So is the extra $13,000 a good investment for the bigger boat? Depends. The 23-footer is a big boat to tow and it might be a better dry-stacked proposition. The 21 hasn't a loo, a sink or as much legroom, but it sure leaves those 18-footers floundering in its wake.

Either way, the Four Winns mid-sized Horizons are well-priced tickets to a long, hot summer's day afloat.


Price as tested: $64,135/$77,462 w/ 300hp 350 MPI MerCruiser, tandem trailer, select options and registrations
Options fitted: Engine upgrades, hull colour, wood-grain wheels, full canvas packs and cockpit table. The 230 had a stainless pack with pop-up cleats, bow scuff plate and docking lights
Priced from: About $59,900/$71,000 w/260hp 5.0 MPI MerCruiser and trailer

Material: GRP hull and stringers with vinylester resin
Length (overall): 6.71m/7.32m
Beam: 2.59m
Deadrise: Deep-vee 19/20°
Rec/max hp: 220-300/260-320
Weight: 1750/1950kg hull & motor only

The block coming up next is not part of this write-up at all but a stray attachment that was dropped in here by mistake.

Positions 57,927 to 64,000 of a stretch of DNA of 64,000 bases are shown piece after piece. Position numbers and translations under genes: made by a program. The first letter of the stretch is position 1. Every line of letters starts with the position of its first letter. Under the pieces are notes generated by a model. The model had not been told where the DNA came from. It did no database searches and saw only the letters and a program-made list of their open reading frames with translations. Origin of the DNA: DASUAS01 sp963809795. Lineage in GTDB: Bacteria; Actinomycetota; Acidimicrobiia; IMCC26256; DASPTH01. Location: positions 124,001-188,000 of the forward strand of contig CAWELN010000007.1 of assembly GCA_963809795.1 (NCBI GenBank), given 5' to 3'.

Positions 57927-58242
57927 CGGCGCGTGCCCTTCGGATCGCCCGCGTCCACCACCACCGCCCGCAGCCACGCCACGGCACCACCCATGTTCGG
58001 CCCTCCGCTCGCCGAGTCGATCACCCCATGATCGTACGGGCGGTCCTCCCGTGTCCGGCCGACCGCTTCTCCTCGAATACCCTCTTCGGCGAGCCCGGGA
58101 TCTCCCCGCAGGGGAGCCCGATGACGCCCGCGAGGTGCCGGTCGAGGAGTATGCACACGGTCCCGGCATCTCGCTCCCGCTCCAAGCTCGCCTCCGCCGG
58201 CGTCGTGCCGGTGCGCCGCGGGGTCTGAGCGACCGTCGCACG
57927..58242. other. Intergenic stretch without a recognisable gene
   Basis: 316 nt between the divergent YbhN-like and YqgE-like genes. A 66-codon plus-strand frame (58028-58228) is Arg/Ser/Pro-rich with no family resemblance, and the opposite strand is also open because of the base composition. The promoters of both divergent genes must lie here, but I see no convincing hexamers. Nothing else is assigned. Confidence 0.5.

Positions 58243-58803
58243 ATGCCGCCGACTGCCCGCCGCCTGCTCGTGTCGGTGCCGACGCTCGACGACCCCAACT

Fuel: 189/219lt
Water: 30lt on 230
Passengers: 863/909kg
Accommodation: Camp on deck

Make/model: 350 MAG MPI MerCruiser
Type: Injected V8 petrol four-stroke
Rated hp: 300 @ 4600-5000rpm
Displacement: 5.7lt
Weight: About 465/475kg
Drive (make/ratio): Bravo I/ Bravo III
Props: 21in counter-rotating s/s

7 Seas Motor Cruisers, d'Albora Marinas, The Spit, Mosman, NSW, tel (02) 9960 1999. Also contact Boatarama Cruiser Sales Gold Coast, tel (07) 5537 5955; Fleet Marine, Dandenong South, tel (03) 9768 2774, or visit

Styling, finish and engine installation 
Innovative seating arrangement 
Sturdy deck fittings and deck-boat features, especially on the 230

Some pre-delivery items needed work
Prop selection was wrong on the 230 
Boats ride high and need more in-trim

Story: David Lockwood Photos: John Ford
Source: TrailerBoat #176